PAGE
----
Metadolerite. what the hell was that? I flicked through the South Donegal appendix to discover it is an igneous intrusion, but very, very old. An original intrusion into very old schist, this itself had been metamorphosed several times into a dense smooth gabbro of sorts, with rough faces and unbreakable holds, even the wee edges were like diamond. There was sea-washed schist as well, smooth and faceted, or rippled into finger jugs where baby periwinkles lodged under the fingernails... sea-bouldering in Donegal is elemental. Traipsing out over zawns, heel-hooking out along wave-cut platforms, hanging to a nugget-hard residue of the earth's previous thoughts. Seals raised curious buoy-like heads, sniffed the air for human sweat, curious at the odd struggles. A russet mink sniffed along the ledges, oblivious and upwind, then vanished into the rocks somewhere. The machair is bitten down by late summer winds, the heather dessicated, mushrooms shrivelled in dry cow pats, asphodel like a small stellar explosion... everything is shaped by the wind and the salt, hardened honeycombs of life hanging on to the fringes. Bouldering hangs on to the fringes of the climbing world, a rare machair of short-bitten movement and evolution to a dessicated habitat - skin peels with salt and chalk. It has its own season, its own eye needed to spy out the movement in those overhangs, the hidden aretes of sea cliffs, the deep-water solos that thicken the phlegm, everywhere following the random lines of geology and erosion. Surfing the hard edge of erosion, the slow wave of rock collapsing into beetling overhangs, if you watched long enough. Like the late summer flowers on the machair, we are spits of colour in a relentless surge not of our own.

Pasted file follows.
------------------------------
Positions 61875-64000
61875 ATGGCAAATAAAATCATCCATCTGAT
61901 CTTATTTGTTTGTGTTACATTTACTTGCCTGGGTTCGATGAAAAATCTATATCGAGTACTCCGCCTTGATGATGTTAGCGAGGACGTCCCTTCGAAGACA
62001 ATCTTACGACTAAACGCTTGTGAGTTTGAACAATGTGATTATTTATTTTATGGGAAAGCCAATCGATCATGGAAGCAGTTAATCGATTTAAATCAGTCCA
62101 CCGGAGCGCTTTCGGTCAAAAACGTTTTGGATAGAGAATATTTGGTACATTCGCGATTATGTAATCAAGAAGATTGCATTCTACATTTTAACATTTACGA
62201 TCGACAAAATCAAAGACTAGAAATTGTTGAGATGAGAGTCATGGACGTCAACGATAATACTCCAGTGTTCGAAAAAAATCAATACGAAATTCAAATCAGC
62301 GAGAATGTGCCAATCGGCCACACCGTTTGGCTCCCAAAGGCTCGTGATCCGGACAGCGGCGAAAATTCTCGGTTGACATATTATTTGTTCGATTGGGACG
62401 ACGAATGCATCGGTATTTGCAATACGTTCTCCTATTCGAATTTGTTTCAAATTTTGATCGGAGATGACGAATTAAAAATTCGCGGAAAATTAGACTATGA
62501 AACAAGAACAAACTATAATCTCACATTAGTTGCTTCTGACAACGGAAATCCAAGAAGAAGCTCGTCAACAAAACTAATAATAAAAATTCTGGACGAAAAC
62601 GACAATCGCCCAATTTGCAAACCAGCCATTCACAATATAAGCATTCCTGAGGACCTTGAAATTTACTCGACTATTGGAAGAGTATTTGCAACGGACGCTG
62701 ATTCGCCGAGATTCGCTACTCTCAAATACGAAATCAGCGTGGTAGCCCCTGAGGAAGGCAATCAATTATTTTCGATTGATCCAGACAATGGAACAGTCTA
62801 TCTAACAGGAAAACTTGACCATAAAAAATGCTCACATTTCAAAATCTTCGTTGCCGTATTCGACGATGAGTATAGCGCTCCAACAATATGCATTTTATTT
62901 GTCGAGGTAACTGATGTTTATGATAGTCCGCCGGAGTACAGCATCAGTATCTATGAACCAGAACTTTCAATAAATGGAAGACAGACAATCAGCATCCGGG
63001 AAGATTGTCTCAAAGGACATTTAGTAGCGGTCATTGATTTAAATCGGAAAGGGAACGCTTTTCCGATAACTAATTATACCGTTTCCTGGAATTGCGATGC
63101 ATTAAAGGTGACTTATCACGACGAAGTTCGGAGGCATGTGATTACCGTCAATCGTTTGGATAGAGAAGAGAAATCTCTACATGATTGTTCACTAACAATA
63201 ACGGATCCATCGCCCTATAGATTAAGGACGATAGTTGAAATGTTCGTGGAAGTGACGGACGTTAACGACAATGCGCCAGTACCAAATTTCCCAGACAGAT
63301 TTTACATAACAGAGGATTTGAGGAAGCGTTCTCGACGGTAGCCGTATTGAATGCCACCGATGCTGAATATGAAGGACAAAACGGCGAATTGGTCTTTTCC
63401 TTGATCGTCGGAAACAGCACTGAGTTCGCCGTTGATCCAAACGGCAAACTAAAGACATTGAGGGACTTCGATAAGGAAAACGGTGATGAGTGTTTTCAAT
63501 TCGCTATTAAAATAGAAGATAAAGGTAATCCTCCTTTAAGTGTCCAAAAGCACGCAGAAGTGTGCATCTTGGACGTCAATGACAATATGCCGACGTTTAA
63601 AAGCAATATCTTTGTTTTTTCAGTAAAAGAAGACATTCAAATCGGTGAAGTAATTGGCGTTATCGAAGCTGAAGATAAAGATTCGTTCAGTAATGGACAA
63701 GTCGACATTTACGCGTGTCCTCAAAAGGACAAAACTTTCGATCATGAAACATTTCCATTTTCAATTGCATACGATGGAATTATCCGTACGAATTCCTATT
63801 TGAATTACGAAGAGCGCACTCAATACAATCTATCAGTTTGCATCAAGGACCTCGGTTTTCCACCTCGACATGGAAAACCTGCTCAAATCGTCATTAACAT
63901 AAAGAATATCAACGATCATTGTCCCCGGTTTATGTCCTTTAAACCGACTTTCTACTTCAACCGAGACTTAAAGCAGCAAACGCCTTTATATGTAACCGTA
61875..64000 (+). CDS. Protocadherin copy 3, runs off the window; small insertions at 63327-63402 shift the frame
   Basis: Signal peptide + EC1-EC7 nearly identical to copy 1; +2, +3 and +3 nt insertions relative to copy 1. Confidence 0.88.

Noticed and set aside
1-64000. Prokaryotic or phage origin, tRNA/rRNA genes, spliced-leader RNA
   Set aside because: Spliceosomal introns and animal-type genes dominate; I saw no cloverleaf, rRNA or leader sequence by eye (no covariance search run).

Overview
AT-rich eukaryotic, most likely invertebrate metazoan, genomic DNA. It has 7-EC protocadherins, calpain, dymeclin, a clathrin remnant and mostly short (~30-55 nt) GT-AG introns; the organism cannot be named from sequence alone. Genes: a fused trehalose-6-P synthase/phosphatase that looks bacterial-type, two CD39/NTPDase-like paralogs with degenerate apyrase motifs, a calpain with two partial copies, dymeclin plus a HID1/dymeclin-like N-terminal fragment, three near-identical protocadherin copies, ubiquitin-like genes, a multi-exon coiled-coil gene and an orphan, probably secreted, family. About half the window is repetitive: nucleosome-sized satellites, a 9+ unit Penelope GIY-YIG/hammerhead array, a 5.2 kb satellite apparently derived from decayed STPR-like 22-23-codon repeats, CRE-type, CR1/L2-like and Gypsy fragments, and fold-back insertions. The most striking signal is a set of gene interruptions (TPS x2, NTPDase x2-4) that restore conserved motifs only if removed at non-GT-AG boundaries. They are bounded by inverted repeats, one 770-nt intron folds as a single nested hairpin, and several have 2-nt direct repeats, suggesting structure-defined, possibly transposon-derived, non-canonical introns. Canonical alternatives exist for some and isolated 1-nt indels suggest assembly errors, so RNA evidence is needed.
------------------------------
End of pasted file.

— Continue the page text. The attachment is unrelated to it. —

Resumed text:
Cammy Bell enjoying the summer evenings at Dunglass Currently we are developing the Stone Country Bloc Sport website to include a new series of area guides in pdf format, reworking Dumby and other Glasgow-radius crags with sport climbing included (so we'll have the new sports crags at Lomond and elsewhere...details to come!). These topos will also be available from the exciting new Betaguides website (due to launch in the next month or so - a complete database of bouldering in Britain). For the new Bloc Sport webiste I've been embroiled in all things Joomla, which is frying my head, so can't promise anything too soon, so I'll put the topos up on the blog as soon as we get them. Here's an example topo from the guides, which we will be producing in guidebook format next year - it's the Dunglass sport wall: Dunglass has been a saviour for me over the early summer, acting as a good training ground to get some basic fitness back. We have fully bolted the W